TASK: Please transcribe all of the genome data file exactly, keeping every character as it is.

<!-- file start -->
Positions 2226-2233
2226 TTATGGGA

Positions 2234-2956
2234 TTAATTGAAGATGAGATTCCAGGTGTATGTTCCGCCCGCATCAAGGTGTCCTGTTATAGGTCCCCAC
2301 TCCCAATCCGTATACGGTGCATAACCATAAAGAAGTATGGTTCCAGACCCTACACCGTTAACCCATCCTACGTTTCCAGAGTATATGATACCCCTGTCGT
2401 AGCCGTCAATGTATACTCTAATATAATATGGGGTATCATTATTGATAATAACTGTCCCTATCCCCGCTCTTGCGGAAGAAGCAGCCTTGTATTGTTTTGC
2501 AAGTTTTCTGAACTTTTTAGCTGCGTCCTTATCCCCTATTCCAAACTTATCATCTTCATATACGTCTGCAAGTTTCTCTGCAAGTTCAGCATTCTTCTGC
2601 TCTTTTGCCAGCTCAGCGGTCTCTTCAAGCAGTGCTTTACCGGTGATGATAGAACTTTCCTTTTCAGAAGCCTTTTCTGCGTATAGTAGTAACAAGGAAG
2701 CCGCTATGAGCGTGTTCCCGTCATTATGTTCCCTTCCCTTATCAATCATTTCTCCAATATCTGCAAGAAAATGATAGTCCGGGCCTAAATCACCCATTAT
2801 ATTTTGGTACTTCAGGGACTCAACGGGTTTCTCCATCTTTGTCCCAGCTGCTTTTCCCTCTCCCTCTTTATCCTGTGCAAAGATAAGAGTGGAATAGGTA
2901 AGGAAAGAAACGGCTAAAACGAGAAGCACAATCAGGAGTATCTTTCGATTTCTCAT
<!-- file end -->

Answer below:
Positions 2226-2233
2226 TTATGGGA

Positions 2234-2956
2234 TTAATTGAAGATGAGATTCCAGGTGTATGTTCCGCCCGCATCAAGGTGTCCTGTTATAGGTCCCCAC
2301 TCCCAATCCGTATACGGTGCATAACCATAAAGAAGTATGGTTCCAGACCCTACACCGTTAACCCATCCTACGTTTCCAGAGTATATGATACCCCTGTCGT
2401 AGCCGTCAATGTATACTCTAATATAATATGGGGTATCATTATTGATAATAACTGTCCCTATCCCCGCTCTTGCGGAAGAAGCAGCCTTGTATTGTTTTGC
2501 AAGTTTTCTGAACTTTTTAGCTGCGTCCTTATCCCCTATTCCAAACTTATCATCTTCATATACGTCTGCAAGTTTCTCTGCAAGTTCAGCATTCTTCTGC
2601 TCTTTTGCCAGCTCAGCGGTCTCTTCAAGCAGTGCTTTACCGGTGATGATAGAACTTTCCTTTTCAGAAGCCTTTTCTGCGTATAGTAGTAACAAGGAAG
2701 CCGCTATGAGCGTGTTCCCGTCATTATGTTCCCTTCCCTTATCAATCATTTCTCCAATATCTGCAAGAAAATGATAGTCCGGGCCTAAATCACCCATTAT
2801 ATTTTGGTACTTCAGGGACTCAACGGGTTTCTCCATCTTTGTCCCAGCTGCTTTTCCCTCTCCCTCTTTATCCTGTGCAAAGATAAGAGTGGAATAGGTA
2901 AGGAAAGAAACGGCTAAAACGAGAAGCACAATCAGGAGTATCTTTCGATTTCTCAT